It’s 1960, the Kenyan Crisis ended, Kennedy announced his run for the US presidency, the Beatles haven’t yet come to the fore, Adolf Eichman is captured by Israeli agents, ‘To Kill A Mocking Bird’ is published, a number of former colonial countries become independent, the Civil Rights Movement was gaining ground in the US, the US sends troops to Vietnam, 100,000 people attend “Ban the Bomb” rally in London, D.H. Lawrence’s “Lady Chatterly’s Lover” on sale 32 years after it was banned, Chubby Checker popularises the Twist, Sirimavo Bandaranaike – first female PM (Sri Lanka) Ceylon, folk music moves into protest, and a number of rights movements begin, and with the pill and a number of other birth control methods the sexual revolution gathers momentum. When you read the detail of the time, they were heady days, with dramatic change
And yet … we have the scene above. The beginning of integration for black and white students in American schools. Ruby Bridges six years old, and who passed the enrolment test, was the first African- American student to be enrolled in the formerly all-white Wiiliam Frantz Elementary School, escorted to and from school by four federal marshals! Incomprehensible, despite the historical data showing how it came to be. Bridges endured running the gauntlet of a hostile white protest every day for twelve months, parents removing their children in protest, grafiti, people yelling slurs and hate. She spent twelve months alone with her teacher, Barbara Henry, and child psychologist Robert Coles. Eventually more African-American students were enrolled and the furore died down. Norman Rockwell (1894 – 1978) immortalised Bridges bravery in the painting “The Problem We All Have To Live With.”
Bridge’s father lost his job and the family were refused service at their local store. Though neighbours organised another job, and some white people stood with the family, it was a tough year. But everyone involved in the integration praised Ruby for her bravery.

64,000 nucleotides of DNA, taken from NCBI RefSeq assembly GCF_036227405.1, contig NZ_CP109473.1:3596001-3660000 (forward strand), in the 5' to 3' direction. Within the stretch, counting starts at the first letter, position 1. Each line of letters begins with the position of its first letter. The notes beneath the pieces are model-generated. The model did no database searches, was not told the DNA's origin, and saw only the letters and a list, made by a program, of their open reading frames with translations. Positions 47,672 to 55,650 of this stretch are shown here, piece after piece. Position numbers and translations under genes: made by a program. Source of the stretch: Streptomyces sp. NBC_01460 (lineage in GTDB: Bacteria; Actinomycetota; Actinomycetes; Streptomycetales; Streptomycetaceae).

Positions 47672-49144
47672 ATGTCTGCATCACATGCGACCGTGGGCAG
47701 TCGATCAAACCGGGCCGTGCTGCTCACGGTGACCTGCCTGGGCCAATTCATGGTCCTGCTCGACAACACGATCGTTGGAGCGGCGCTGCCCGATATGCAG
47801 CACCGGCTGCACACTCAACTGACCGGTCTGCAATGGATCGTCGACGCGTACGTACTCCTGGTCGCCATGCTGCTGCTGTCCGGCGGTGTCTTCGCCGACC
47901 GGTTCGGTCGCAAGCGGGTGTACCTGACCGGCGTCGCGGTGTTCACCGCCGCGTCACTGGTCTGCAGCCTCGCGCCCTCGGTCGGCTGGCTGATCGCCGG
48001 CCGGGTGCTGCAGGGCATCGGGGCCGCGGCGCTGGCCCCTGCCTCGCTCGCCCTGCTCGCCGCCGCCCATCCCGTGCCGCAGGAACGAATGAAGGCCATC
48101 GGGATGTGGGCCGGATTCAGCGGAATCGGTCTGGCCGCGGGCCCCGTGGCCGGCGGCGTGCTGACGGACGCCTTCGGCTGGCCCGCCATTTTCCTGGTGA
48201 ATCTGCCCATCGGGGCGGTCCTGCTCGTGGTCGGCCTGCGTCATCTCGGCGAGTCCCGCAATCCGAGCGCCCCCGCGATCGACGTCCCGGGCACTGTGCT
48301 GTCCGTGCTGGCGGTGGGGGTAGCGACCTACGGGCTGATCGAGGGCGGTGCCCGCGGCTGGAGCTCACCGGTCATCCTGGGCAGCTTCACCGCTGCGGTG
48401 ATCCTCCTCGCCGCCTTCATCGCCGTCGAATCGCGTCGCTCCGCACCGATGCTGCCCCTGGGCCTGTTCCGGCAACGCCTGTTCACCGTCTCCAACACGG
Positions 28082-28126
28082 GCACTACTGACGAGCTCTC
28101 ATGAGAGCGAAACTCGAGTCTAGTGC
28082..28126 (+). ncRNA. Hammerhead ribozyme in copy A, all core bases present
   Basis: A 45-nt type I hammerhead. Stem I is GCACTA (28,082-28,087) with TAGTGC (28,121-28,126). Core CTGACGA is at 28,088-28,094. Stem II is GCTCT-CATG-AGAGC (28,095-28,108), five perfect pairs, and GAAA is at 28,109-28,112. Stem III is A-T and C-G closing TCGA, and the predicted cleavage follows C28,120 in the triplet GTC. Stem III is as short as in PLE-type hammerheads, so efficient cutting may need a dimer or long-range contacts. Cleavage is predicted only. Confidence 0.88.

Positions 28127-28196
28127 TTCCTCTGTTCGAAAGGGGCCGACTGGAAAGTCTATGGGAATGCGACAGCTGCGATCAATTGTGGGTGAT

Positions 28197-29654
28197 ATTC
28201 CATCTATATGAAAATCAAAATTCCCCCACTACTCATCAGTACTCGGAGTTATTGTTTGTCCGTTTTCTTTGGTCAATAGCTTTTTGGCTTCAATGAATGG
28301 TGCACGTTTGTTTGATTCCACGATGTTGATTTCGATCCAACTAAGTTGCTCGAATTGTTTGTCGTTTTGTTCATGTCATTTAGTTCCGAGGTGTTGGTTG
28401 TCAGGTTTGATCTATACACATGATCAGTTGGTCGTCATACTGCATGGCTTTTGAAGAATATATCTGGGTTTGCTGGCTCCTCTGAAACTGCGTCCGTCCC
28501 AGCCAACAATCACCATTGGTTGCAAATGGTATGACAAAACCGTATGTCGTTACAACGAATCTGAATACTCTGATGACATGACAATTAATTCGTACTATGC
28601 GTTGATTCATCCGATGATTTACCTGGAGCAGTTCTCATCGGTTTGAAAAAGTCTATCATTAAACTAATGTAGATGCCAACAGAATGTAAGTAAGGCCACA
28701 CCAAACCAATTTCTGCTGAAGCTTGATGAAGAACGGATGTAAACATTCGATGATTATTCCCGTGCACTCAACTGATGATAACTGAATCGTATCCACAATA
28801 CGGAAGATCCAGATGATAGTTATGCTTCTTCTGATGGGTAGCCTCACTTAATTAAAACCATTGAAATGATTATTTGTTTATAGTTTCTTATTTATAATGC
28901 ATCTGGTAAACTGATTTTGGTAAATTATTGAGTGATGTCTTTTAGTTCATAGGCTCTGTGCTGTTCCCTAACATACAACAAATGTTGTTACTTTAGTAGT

Ruby Bridges became a symbol of the Civil Rights Movement, the brave child who survived the hostile resistance to integration. I certainly feel inspired by her stance and determination.
If you read her story and watch the archive footage on Youtube, you can see the determination on her face, which tells me she was integrated psychologically. Carl Jung argued that maturity at core was individuation – the ability to separate oneself from others as an identity. Clearly six year old Ruby was able to do that. If only we’d follow suit. How wonderful it would be to lived in a world where skin colour, language, religion/philosophy, culture, nationality, were of no significance, but where the freedom to be yourself, where communities are integrated and psychological maturity are the mark of every person, imagine that!
Gray is not an option, colour is to be celebrated, melanin is no measure intellect, spirituality, ability, or the right to exist, we are people, varied and beautiful, let’s live that.
“No one (man, sic) will ever be whole and dignified and free except in the knnowledge that the people around them (men, him) are whole and free and that the world itself is free of contempt and misuse.” Wendell Berry
“The world does not need white people to civilize others. The real White People’s Burden is to civilize ourselves.” Robert Jensen
offensive by day colour is perception and light darkness cured blindness ©Paul Cannon